The Swingin’ Swede

The title for this week’s column was so easy; I’ve wanted to write about singer Jimmy Jenson for a long time. My dad liked Jimmy Jenson so he was played in a very heavy rotation around our house when I was young. He enjoyed the sort of status normally reserved for Lowell Lundstrom , Tennessee Ernie Ford or the Beatles if my sister came to visit; I even brought his records to High School to play at noon during Christmas. The Singin’ Swede has always had a nice spot in my memory which is fine but this week I want to pull that memory out and take a look at it.

Christmas was made so much better with Jimmy Jenson playing in the background. I liked to hear my dad sing along with “Life in the Finnish Woods” while “I Yust Go Nuts at Christmas” really created a picture in my mind of Christmas Chaos. I loved listening to Jenson describe, in this song, how a family of Minnesota Swede’s gather for Christmas dinner when a fight breaks out. Meanwhile, Gabriel Heatter’s WOR radio program plays in the background with wishes for “peace on earth and good will to men“ -it‘s quite a contrast.

I remember the song, “Ingevald” because it scared my young mind. As I recall, it was the tale of a man gone crazy and the wrath he visited upon a fictional Minnesota town. More happily, was Jenson’s tune “Nicolena” which my dad used to sing as he cleaned up after milking cows. “You Gotta’ Have a License” took a gentle poke at how almost anything fun, requires a license; the song actually reminds me a little of “Signs” by the Five Man Electrical band but I’m guessing that they and Jimmy never toured together. All of Jenson’s songs painted such a vivid picture; although he was not a writer he phrased the songs so I really understood them.

Okay, here’s the kicker to this column; I recently spoke with Jimmy Jenson. I took a chance and looked up everyone in the Alexandria, Minnesota area with the last name Jenson. I called the person who’s first name was Jimmy and it was him! I was so excited; it was an honor to talk with the talented man but I also felt like I was shaking hands with my own childhood memories. Jimmy Jenson is doing fine, although he has been a little sick the last year. Last week-end he played at the Vet’s in Alexandria and the Galaxy in Barnesville, Minnesota although he’s delayed any future performances until he feels better.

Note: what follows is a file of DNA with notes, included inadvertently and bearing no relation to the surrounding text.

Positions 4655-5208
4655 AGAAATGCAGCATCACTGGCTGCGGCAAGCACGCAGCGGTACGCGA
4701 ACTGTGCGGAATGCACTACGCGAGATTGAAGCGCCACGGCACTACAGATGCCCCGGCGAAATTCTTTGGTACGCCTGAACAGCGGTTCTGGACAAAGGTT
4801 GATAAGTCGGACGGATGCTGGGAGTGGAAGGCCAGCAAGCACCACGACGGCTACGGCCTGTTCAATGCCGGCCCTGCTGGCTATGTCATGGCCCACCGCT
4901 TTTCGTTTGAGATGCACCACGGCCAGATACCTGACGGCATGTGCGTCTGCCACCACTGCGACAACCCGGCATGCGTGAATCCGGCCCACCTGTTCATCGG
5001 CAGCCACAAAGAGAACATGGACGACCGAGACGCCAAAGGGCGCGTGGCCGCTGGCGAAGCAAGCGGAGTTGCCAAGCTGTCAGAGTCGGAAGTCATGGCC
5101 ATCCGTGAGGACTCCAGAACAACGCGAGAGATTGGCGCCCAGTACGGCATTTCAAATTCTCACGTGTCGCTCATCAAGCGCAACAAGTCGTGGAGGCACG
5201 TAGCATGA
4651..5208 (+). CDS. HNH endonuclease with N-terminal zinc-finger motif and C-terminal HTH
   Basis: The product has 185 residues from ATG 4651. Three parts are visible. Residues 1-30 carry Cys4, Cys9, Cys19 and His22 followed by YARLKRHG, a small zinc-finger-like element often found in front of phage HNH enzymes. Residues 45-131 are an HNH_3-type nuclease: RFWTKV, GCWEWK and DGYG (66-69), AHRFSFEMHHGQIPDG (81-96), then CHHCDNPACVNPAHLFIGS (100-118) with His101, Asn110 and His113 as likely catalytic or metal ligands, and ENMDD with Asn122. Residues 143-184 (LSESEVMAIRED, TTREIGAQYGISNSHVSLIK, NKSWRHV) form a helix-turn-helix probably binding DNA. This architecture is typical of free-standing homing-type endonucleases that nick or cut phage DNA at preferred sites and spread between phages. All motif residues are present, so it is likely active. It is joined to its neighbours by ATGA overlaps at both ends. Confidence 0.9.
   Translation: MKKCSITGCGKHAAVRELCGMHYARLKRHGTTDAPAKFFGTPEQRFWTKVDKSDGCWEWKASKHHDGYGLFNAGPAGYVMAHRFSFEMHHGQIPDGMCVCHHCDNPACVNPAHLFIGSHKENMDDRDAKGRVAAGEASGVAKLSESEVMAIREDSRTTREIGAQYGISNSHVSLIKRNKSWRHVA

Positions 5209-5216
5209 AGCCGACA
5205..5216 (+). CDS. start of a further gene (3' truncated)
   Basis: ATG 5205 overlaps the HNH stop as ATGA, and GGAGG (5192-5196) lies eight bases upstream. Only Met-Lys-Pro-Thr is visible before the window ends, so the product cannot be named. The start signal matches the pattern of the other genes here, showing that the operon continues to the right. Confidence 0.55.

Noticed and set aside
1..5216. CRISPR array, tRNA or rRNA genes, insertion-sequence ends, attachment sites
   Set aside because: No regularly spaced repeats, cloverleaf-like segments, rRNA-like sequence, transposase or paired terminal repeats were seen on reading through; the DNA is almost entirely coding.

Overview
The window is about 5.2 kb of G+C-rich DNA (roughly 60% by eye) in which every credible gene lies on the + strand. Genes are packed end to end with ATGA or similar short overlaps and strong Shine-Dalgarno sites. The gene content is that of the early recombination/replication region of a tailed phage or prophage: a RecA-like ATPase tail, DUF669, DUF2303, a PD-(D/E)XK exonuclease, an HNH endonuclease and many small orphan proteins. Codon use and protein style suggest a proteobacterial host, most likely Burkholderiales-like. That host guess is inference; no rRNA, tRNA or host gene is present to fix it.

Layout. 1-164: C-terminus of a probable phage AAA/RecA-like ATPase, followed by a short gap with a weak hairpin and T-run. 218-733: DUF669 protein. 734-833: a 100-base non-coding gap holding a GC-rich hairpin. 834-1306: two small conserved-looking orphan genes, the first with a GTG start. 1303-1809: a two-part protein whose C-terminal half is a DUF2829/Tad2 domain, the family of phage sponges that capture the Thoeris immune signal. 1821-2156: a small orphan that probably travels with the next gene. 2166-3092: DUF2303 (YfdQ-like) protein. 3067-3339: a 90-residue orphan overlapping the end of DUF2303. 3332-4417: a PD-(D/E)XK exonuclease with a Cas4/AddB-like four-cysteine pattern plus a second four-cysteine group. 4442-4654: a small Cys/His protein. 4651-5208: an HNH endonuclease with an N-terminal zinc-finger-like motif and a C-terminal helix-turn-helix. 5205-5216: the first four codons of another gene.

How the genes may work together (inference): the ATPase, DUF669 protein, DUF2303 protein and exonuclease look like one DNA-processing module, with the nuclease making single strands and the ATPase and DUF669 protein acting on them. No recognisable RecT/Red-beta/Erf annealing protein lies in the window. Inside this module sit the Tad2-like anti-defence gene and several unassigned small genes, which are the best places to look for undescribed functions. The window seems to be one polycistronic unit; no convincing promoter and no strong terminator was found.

Jimmy Jenson has quite a history in entertainment. He played the organ on the WDAY television show “Party Line” from 1957 through 1958. Jenson hosted his own television show on Sunday at noon in Alexandria at a time when there was only one station. He’s also played at the Flame Café and Brady’s in Minneapolis in the mid fifties at a time when they featured a Grand Ole Opry performer each week-along with Jenson and two other bands. Jenson’s music was popularized in the Twin Cities by the children’s show “Lunch with Casey.” Casey, who’s real name was Roger Awsumb, like to pantomime to favorite Jenson songs like “Yingle Bells” and “Winter Wonderland.”

Jenson told me that there is a book about him that someone wrote for friends and family but it caught on with fans and so is for sale, his seven albums are on compact disk and are also available. A simple internet search will find pretty much anything that was created by, or written about, Jimmy Jenson. He gave me quite a bit of his time and evened listened to my stories about the place his songs had in my memories.

Jimmy Jenson’s music always sounded like a party to me, and the words to his songs reminded me of what was going on around me in my little home town of Viking. Jenson made me feel that eating lefse, listening to Polka music and being Lutheran was something tremendously special and worth singing about; maybe the folks who bought all of those records felt the same.

4 thoughts on “The Swingin’ Swede

  1. Hello, I read your piece and enjoyed it. I am a little confused however. I need to find the music (hopefully sheet music) to the Norwegian song “Nicolena”. Or is it Norwegian, I don’t know. My mother’s Birthday is coming up in 4 weeks, and I would love to find the song, learn it, and sing it to her with my sisters. We remember her loving the song when we were young, but is Jimmy Jensen’s the right song? Can there be more than one song named “Nicolena”. I am hoping you would know, since it seems that Jimmy Jensen is Swedish, would his recordings be the right ones? My mother is Norwegian and I would hate to get the wrong song. Please reply, Jodi


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